Capability with Small Samples
Six Sigma – iSixSigma › Forums › Old Forums › General › Capability with Small Samples
 This topic has 5 replies, 2 voices, and was last updated 13 years, 9 months ago by Anonymous.

AuthorPosts

January 3, 2009 at 11:01 pm #51599
I have a question about conducting a capability study on a small number of parts. I manufacture cylinders that go through a broaching process to cut several grooves into the I.D. The cylinders are very expensive and I currently only have 5 parts.
We measure the depth of the groove at 5 different lengths along the cylinder ( 75mm, 150mm, etc) and at 0, 120, 240 degrees around the cylinder. So each cylinder has 15 depth measurements.
Im trying to look at the capability of this process, but Im not sure I can use the data I have. Can I use the 75 data points for each cylinder to calculate the capability? I dont have logical subgroups like a textbook capability study i.e. 20 subgroups of 35 measurements.
Ive looked through numerous references and cant seem to find anything similar to this. Im happy to research more if someone can point me in the right direction.
Go Vikings.
Thanks
0January 4, 2009 at 3:49 am #179245Have you already addressed the accuracy and precision of your measurement system and determined stability and distribution type?
0January 4, 2009 at 4:46 am #179246Once you validate the measurement system, I believe your next step is to determine the stability of your process prior to the capability study. This requires that you preserved the time order of your data collection. If you have then you should be able to develop a subgrouping strategy that makes sense (ie minimizes the within subgroup” variation) using 75 observations.
I am not aware of any hard and fast rules for determining subgroup size or frequency, although with continuous data and your limited data set, I would think n=3 and k=25 would be appropriate with an XbarR Chart.
If stable, you can conduct your capability study based on distribution type and specification characteristics.
75 continuous measures are sufficient to hang your statistical hat on I believe, and if reporting shortterm capability, I believe it should work as your initial baseline measure.
But doublecheck this info. Best of luck.0January 4, 2009 at 9:10 am #179247You should use a Shewhart chart to try and find sources of variation. This means in practice plotting charts in a variety of ways. Years ago when we had no software this was tedious so we used Multivari charts to find sources of variation.My advice therefore is to first use what you have and try to find all the sources of variation.You should also be aware that Minitab used Anova which assumes independence. If your data is not independent – which you can check using a scatter diagram, then you can use a graphical method to estimate the contribution of each souce.Typically, you will have machine to machine, and along the tube ( tag the ends if you can.)Remember, if you want to check temporal stability you would need to form subgroups where each sample within a subgroup is collected in the order of manufacture. Don’t use random samples taken out of a Bin.Cheers,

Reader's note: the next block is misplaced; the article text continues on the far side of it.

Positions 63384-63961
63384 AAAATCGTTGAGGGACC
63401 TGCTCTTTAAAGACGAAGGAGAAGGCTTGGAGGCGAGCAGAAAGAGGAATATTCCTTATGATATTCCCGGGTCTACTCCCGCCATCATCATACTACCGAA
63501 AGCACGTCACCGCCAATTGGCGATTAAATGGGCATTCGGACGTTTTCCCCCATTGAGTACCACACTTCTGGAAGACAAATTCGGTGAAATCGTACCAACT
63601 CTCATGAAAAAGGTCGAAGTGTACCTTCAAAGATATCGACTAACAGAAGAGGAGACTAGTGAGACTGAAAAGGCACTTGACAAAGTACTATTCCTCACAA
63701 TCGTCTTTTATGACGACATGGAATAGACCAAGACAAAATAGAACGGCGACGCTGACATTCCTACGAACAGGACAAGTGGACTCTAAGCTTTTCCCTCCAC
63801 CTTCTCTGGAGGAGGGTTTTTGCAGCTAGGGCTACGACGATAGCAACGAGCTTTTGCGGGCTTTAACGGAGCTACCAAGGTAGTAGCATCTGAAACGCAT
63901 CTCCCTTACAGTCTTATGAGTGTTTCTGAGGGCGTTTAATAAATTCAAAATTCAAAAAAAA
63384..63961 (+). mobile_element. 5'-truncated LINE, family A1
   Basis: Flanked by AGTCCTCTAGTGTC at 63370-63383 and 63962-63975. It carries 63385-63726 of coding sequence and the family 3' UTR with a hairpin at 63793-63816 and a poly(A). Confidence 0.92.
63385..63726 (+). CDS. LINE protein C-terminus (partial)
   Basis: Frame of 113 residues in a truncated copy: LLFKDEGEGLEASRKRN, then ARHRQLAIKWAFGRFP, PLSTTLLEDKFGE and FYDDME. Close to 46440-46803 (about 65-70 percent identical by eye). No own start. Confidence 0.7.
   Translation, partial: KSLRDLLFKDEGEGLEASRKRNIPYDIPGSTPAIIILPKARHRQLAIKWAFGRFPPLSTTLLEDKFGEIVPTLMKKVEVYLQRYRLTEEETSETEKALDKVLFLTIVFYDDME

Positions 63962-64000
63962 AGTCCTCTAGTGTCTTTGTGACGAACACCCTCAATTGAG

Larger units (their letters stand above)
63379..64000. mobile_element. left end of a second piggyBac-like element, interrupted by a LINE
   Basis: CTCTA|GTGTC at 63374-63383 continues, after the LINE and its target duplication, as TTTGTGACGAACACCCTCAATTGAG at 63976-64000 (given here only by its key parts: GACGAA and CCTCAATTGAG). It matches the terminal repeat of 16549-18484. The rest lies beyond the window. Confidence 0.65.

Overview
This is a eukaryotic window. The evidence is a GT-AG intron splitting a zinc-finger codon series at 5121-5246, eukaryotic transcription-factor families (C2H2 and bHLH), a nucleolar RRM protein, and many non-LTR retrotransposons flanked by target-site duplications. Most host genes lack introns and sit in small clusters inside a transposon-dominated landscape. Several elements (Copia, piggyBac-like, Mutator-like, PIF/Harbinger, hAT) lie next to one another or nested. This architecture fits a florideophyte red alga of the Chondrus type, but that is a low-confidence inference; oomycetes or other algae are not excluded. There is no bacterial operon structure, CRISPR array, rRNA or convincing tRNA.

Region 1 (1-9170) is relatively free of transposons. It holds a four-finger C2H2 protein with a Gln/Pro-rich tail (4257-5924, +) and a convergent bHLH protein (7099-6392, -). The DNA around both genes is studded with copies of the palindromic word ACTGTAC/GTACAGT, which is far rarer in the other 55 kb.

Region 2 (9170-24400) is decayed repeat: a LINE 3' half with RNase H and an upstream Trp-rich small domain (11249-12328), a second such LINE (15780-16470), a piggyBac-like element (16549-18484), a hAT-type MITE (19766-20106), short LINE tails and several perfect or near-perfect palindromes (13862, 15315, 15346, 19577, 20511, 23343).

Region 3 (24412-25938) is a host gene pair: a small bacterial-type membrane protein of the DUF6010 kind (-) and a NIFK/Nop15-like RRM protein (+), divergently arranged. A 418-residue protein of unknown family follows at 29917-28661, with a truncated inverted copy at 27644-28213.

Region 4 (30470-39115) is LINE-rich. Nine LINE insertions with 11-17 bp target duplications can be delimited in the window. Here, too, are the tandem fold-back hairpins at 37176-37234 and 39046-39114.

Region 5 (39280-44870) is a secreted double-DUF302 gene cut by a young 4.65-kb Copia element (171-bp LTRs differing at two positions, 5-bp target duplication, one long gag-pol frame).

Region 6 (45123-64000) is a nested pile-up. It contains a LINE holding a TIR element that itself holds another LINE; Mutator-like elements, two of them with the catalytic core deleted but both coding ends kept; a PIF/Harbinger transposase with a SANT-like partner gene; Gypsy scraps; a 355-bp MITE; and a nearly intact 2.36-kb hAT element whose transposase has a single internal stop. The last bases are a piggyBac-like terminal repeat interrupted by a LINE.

Andy0January 4, 2009 at 10:44 pm #179258Thanks Andy/newbie,
We did have issues with the measurement device initially, but we resolved those problems and moved forward with the study.
I have already looked at the data on a multivari and within piece variation is greatest.
My heartburn is in creating subgroups after the data has already been collected. I have a list of 75 data points. I don’t have data that was collected as 25 subgroups of n=3. The best I might be able to use is the subgroups of the angular measurements, so I have 15 subgroups of n=5. Something doesn’t feel right, but it might just be my lack of confidence.
Thanks again.
Matt0January 5, 2009 at 9:43 am #179260Hi Matt,If you know the largest source of variation, you’re in an excellent position to do something about it. (This is a common feature with semiconductor furnaces.)Have you tagged your components so you know which way up they went through your machining processes? Sometimes it is possible to reverse orientation in one of the process steps so that the form cancels out the opposing form in a later step.If you can’t do this then you might have to try and understand some machining effects.For example, in a process for grinding image setter drums, there can be differences between the front and the back ID of the drum – two hemicylindrical drums pinned together to form a cylindrical drum.If your in a similar situation you might want to check your jig and fixings for flexing under resistance.As for capability, I can’t comment any further as I don’t understand your circumstances. But I personally always try to distinguish the process mean from the process uniformity. By uniformity, I mean the variation within piece. In fact, I ofte prefer to plot the process mean and the process uniformity on separate Shewhart Xbar and R charts.A common mistake and one that set Motorola back many years was to regard sample measurements taken within a piece as a subgroup for temporal variation. Don’t make the same mistake.If you take three measurements within a piece, the average of the three measurements is only one member of the set of n in a Shewhart Chart. In other words, you would need 9 measurements for n = 3 because n is made up of three averages of within piece.I hope this is clear …Good luck,
Andy0 
AuthorPosts
The forum ‘General’ is closed to new topics and replies.